The Vegetative Stage
This is Part 5 of an 8-part series on becoming a Hydro Pro:
- Part 1 – How to Choose Your Indoor Growing Setup
- Part 2 – How to Germinate Your Seeds
- Part 3 – How to Transfer Your Plants
- Part 4 – Know Your Plant's Nutrient Needs
- Part 5 – [You are here] The Vegetative Stage
- Part 6 – How to Clone your Plants
- Part 7 – The Flowering Stage
- Part 8 – The Harvesting Stage
We are back! And for today’s episode, we will explore one of the most important stages in your plant’s life cycle - the vegetative stage. We will cover everything you need to know about this stage and make sure you are well equipped to have robust and high yielding plants.
So let us get started!
What is the Vegetative Stage
While this stage may not be the most exciting stage in your plant’s life, it is definitely the most important. Every decision you made for your plants during this stage will ultimately dictate your plants’ viability during the flowering stage and the quality and quantity of your final harvest.
The vegetative stage is marked by 3 stages:
This is provided that your plants grew in an ideal growing environment and were given the best care.
How Long is the Vegetative Stage?
This stage varies depending on the system and set-up you have. Growing your plants indoors or outdoors will affect the length of your plant’s vegetative stage.
During this stage, your growing plants will need high amounts of nitrogen and potassium. To make sure your plants are able to absorb the nutrients it needs you can use foliar sprays.
Why is this recommended? Your plant’s stomata or pores are much greater in number as compared to the roots. Hence it would be wise to let your plants absorb nutrients in all possible areas.
Take caution though. Make sure you use a foliar spray 1 to 2 hours before the lights come on. Not doing so may have an adverse effect to your plants such as hot spots or burns.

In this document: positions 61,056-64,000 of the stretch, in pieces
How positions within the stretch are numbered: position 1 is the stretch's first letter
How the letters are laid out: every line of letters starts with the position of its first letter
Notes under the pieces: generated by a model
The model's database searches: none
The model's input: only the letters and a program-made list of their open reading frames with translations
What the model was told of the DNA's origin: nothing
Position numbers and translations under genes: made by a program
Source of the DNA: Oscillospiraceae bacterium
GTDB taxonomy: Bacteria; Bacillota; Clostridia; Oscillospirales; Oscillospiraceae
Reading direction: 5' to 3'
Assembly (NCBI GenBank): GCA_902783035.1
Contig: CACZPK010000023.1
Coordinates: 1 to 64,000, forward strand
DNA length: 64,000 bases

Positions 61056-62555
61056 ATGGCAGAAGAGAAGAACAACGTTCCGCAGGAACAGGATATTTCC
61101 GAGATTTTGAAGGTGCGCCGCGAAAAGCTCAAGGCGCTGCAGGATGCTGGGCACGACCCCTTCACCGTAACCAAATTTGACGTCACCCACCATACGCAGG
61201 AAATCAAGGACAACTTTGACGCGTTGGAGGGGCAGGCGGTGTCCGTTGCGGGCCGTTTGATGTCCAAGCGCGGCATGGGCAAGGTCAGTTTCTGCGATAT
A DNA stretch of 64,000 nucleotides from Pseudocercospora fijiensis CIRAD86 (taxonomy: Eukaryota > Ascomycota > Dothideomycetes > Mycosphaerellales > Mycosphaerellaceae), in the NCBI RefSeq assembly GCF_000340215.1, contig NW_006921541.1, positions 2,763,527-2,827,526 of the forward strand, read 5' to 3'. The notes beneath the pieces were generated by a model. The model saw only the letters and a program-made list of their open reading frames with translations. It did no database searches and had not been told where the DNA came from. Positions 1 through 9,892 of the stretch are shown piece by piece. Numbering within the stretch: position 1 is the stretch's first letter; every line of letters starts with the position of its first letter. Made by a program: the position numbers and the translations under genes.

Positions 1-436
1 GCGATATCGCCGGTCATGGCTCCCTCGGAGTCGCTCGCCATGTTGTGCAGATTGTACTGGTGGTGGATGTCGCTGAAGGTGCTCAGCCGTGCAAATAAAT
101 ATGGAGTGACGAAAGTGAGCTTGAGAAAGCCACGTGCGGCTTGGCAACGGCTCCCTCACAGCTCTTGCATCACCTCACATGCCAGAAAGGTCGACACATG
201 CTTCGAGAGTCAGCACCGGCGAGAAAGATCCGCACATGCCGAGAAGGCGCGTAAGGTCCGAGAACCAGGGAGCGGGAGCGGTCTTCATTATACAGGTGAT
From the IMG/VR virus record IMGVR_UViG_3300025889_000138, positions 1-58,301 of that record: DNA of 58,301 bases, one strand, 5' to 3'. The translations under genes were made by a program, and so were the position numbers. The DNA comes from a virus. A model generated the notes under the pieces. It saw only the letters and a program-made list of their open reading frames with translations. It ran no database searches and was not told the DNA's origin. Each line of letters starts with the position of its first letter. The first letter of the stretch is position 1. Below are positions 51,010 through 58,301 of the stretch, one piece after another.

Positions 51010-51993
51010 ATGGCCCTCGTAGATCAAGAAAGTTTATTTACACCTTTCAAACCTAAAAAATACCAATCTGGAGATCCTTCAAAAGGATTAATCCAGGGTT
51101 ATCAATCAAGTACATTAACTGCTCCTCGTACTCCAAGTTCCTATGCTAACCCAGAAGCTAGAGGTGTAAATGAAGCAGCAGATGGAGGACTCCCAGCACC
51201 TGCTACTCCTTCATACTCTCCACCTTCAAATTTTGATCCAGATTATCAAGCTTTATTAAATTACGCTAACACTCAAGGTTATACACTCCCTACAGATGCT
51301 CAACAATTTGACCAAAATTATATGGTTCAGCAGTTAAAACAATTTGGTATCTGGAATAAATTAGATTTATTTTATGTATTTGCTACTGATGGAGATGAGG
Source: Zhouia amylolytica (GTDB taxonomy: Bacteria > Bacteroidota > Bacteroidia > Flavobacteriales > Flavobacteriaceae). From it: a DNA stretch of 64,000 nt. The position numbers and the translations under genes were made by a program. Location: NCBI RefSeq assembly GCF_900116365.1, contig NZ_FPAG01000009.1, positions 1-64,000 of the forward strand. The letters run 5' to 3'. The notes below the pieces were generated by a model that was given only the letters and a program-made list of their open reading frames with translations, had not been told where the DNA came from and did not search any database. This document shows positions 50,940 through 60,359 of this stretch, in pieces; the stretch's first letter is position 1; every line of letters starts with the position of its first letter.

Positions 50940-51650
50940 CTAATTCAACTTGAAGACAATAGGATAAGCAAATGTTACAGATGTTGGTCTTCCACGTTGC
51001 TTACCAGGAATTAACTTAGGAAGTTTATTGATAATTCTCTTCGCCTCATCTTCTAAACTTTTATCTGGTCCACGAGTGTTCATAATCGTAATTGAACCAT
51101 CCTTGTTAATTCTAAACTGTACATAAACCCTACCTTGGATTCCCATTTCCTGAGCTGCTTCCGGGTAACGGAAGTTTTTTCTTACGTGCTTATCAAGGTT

On the other hand, also avoid spraying your plant just after the light goes off at it may create a cold and damped environment for your plants which could invite other issues like mold and mildew.
Lastly, you can use a foliar spray can be used all throughout the vegetative stage and should be stopped 1 to 2 weeks before the flowering stage.
18 hours of light
12 hours of light
6 hours of dark
12 hours of dark
It is important to take note of these lighting schedules.
If these plants are kept on 18 hours of light or more will just continue to vegetate and will never produce fruits and flowers.
Now, we have tackled this during our previous episode (click here to go to it) so let us just breeze through this:
Compact Fluorescent Light or CFL
- Blue Spectrum
- White light
- Excellent for Vegetation
Metal Halide or MH
- Blue Spectrum
- White Light
- Good for vegetation only
High-Pressure Sodium or HPS
- Red Spectrum
- Amber light
- Good for vegetative and flowering stage
As most plants prefer a moist medium, it's imperative to talk about the watering schedule. Ideally, you must water your plants 4 times in a 24-hour period.
However, you must also consider your environment.
If you have an arid environment then you may need to water your plants more than 4 times a day and if you have a moist environment, you may water them less frequently.
Airflow is also another important factor you must consider during the vegetative stage. Having an internal circulation fan aside from the exhaust fan will greatly help in air circulation. Also having a nice open area in your grow cabinet will also help.
Shade management techniques will also ensure airflow and ultimately increase yields.
Shade Management Technique
- It encourages growth
- Lowers humidity
- Focuses plants energy right where you want it
- A good technique to expose the plants to more light
- It also helps even out plants that are growing in different rates
And that’s it! We have finished another informative episode. See you in Part 6 where we are going to discuss cloning.